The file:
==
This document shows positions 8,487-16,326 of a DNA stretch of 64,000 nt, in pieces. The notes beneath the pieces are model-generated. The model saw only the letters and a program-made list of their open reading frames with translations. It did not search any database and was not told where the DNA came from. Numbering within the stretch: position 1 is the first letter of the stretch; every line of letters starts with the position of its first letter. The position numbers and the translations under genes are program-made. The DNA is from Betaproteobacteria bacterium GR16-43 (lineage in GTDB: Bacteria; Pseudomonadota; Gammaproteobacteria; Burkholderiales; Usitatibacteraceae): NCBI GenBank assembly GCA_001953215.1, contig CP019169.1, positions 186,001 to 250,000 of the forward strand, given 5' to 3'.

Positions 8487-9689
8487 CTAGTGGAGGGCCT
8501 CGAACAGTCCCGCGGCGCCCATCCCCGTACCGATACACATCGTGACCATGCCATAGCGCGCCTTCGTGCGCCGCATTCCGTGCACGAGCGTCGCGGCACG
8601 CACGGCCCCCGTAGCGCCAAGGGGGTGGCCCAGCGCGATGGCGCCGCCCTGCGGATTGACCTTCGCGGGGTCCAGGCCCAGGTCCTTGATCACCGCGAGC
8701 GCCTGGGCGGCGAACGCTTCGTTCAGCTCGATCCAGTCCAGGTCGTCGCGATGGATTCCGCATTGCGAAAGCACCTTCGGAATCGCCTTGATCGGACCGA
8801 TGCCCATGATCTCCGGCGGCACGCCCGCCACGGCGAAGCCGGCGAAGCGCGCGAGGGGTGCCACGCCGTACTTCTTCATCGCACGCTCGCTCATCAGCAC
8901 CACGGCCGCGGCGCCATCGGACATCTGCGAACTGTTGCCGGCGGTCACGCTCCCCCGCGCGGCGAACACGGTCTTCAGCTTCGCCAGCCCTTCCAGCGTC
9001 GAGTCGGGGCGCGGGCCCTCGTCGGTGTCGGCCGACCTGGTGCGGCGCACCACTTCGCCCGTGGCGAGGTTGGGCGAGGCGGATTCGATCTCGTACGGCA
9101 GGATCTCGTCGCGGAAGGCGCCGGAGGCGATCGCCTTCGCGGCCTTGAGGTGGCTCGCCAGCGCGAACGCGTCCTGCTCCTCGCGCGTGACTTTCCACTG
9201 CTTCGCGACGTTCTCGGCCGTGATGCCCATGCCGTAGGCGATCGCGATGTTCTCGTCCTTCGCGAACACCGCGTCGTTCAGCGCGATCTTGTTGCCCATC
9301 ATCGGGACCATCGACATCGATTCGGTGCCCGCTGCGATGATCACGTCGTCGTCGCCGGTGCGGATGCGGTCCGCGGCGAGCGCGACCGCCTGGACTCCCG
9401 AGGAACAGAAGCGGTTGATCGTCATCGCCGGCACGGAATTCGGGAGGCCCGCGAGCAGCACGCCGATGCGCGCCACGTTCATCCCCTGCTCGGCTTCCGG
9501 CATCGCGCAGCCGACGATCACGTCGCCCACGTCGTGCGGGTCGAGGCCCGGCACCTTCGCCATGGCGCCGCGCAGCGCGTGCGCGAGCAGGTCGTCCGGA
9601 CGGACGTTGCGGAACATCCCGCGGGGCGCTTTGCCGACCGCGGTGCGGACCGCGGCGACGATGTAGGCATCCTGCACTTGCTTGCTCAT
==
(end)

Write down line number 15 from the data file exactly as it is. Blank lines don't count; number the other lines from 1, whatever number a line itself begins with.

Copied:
9601 CGGACGTTGCGGAACATCCCGCGGGGCGCTTTGCCGACCGCGGTGCGGACCGCGGCGACGATGTAGGCATCCTGCACTTGCTTGCTCAT